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dc.contributor.advisorHenry J.B. Dick.en_US
dc.contributor.authorStandish, Jared Jeffreyen_US
dc.contributor.otherWoods Hole Oceanographic Institution.en_US
dc.date.accessioned2006-11-07T16:52:37Z
dc.date.available2006-11-07T16:52:37Z
dc.date.copyright2006en_US
dc.date.issued2006en_US
dc.identifier.urihttp://hdl.handle.net/1721.1/34665
dc.descriptionThesis (Ph. D.)--Joint Program in Oceanography (Massachusetts Institute of Technology, Dept. of Earth, Atmospheric, and Planetary Sciences; and the Woods Hole Oceanographic Institution), 2006.en_US
dc.descriptionIncludes bibliographical references.en_US
dc.description.abstractBetween 90-25° E on the ultraslow-spreading Southwest Indian Ridge lie two sharply contrasting supersegments. One 630 km long supersegment erupts N-MORB that is progressively enriched in incompatible element concentrations from east to west. The second 400 km long supersegment contains three separate volcanic centers erupting E-MORB and connected by long amagmatic accretionary segments, where mantle is emplaced directly to the seafloor with only scattered N-MORB and E-MORB erupted. Rather than a major break in mantle composition at the discontinuity between the supersegments, this sharp contrast in geometry, physiography, and chemistry reflects "source" versus "process" dominated generation of basalt. Robust along-axis correlation of ridge characteristics (i.e. morphology, upwelling rate, lithospheric thickness), basalt chemistry, and crustal thickness (estimated from gravity) provides a unique opportunity to compare the influence of spreading geometry and rate on MORB generation. What had not been well established until now is the importance of melting processes rather than source at spreading rates < 20 mm/yr.en_US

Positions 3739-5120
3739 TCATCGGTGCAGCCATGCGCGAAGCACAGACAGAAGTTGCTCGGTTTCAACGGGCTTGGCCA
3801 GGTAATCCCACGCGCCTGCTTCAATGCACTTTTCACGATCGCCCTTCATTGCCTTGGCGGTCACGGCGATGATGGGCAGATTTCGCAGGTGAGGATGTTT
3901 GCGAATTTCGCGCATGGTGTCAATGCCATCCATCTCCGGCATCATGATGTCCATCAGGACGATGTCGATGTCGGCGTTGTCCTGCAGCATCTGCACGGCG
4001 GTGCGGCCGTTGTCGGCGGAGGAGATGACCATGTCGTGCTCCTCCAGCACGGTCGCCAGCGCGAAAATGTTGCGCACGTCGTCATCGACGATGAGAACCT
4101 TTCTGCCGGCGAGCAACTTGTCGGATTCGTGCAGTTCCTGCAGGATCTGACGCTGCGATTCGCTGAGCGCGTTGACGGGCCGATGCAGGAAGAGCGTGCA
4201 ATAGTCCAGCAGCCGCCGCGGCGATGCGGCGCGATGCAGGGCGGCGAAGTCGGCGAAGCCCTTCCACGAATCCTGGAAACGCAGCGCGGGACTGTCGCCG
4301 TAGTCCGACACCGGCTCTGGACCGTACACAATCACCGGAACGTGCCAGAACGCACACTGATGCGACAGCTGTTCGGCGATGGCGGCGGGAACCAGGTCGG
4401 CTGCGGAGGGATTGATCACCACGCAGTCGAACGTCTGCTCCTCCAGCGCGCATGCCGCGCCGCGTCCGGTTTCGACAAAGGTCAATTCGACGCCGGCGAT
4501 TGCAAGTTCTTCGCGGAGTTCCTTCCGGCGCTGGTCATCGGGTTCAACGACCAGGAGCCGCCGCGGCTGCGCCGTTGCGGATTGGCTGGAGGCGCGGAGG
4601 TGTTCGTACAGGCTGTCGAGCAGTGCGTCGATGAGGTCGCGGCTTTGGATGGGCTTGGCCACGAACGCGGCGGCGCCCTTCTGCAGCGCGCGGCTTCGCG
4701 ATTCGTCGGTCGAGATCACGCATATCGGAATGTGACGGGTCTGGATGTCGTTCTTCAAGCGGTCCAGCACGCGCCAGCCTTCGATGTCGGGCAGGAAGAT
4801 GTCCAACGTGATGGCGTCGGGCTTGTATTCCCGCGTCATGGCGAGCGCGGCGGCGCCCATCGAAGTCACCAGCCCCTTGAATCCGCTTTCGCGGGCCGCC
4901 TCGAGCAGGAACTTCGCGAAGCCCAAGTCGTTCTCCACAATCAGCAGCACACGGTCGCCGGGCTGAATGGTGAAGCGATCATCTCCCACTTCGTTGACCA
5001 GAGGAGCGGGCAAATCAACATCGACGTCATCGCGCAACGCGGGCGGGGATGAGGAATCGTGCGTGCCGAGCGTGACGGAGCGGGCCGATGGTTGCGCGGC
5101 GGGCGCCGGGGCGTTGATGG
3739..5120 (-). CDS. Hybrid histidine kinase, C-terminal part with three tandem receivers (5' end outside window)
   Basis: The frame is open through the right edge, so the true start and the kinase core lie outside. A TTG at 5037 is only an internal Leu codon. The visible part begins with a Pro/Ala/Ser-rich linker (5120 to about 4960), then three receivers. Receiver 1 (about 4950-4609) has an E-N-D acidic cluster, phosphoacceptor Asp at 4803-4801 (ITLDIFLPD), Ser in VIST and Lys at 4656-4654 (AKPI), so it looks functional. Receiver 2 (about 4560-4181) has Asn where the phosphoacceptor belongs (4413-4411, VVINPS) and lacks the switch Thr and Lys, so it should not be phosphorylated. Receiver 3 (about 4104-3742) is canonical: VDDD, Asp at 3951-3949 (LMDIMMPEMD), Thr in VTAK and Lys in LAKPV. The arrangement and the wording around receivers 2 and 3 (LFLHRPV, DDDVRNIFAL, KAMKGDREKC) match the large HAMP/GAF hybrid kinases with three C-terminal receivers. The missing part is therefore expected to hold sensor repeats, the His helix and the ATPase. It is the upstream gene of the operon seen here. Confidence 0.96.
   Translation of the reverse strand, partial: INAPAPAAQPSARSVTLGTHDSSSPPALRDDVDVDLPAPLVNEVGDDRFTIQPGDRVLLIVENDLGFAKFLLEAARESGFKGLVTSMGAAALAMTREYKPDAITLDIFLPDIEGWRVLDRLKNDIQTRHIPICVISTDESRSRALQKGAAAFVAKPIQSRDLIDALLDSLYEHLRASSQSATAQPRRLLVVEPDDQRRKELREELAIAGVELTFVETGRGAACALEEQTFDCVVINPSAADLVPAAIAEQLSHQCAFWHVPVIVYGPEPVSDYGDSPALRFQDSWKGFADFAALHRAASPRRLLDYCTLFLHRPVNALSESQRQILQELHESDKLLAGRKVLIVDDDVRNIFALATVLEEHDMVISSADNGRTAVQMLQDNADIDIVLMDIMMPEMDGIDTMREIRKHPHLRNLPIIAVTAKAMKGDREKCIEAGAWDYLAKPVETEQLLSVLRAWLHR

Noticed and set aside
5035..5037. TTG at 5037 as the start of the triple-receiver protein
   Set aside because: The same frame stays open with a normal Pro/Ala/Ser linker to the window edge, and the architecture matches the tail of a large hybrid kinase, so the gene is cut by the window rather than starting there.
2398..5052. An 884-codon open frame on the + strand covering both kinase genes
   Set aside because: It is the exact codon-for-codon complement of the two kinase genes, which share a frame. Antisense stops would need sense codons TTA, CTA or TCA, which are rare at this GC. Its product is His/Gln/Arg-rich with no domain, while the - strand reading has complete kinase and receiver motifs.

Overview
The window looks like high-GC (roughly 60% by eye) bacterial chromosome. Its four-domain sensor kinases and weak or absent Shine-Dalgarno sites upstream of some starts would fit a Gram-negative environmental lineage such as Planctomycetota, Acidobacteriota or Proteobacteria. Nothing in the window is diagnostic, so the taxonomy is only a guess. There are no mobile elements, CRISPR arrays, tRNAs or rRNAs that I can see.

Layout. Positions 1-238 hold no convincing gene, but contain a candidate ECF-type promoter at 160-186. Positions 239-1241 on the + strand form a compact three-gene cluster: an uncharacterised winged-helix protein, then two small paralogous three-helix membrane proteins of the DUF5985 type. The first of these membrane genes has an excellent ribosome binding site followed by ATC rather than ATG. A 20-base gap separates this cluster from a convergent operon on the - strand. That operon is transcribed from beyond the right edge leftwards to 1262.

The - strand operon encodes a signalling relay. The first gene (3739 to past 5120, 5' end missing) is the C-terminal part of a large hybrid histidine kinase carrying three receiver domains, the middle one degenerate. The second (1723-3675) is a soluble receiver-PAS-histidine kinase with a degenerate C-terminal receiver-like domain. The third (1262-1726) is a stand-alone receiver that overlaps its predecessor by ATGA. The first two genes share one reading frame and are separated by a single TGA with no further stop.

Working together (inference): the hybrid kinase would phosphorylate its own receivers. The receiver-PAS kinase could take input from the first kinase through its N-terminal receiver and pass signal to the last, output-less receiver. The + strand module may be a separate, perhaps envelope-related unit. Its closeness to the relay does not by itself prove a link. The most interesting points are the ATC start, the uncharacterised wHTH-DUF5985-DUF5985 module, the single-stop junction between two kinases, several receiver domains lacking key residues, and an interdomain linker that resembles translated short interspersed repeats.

dc.description.abstract(cont.) Along the orthogonally spreading supersegment (14 mm/yr) moderate degrees of partial melting effectively sample the bulk mantle source, while on the obliquely spreading supersegment (7-14 mm/yr) suppression of mantle melting to low degrees means that the bulk source is not uniformly sampled, and thus "process" rather than "source" dominates melt chemistry.en_US
dc.description.statementofresponsibilityby Jared Jeffrey Standish.en_US
dc.format.extent286 p.en_US
dc.format.extent71489623 bytes
dc.format.extent71488786 bytes
dc.format.mimetypeapplication/pdf
dc.format.mimetypeapplication/pdf
dc.language.isoengen_US
dc.publisherMassachusetts Institute of Technologyen_US
dc.rightsM.I.T. theses are protected by copyright. They may be viewed from this source for any purpose, but reproduction or distribution in any format is prohibited without written permission. See provided URL for inquiries about permission.en_US
dc.rights.urihttp://dspace.mit.edu/handle/1721.1/7582
dc.subjectJoint Program in Oceanography.en_US
dc.subjectEarth, Atmospheric, and Planetary Sciences.en_US
dc.subjectWoods Hole Oceanographic Institution.en_US
dc.subject.lcshGeochemistryen_US
dc.titleThe influence of ridge geometry at the ultraslow-spreading Southwest Indian Ridge (9⁰-25⁰E) : basalt composition sensitivity to variations in source and processen_US
dc.typeThesisen_US
dc.description.degreePh.D.en_US
dc.contributor.departmentJoint Program in Oceanography.en_US
dc.contributor.departmentMassachusetts Institute of Technology. Dept. of Earth, Atmospheric, and Planetary Sciences.en_US
dc.contributor.departmentWoods Hole Oceanographic Institution.en_US
dc.identifier.oclc71197031en_US


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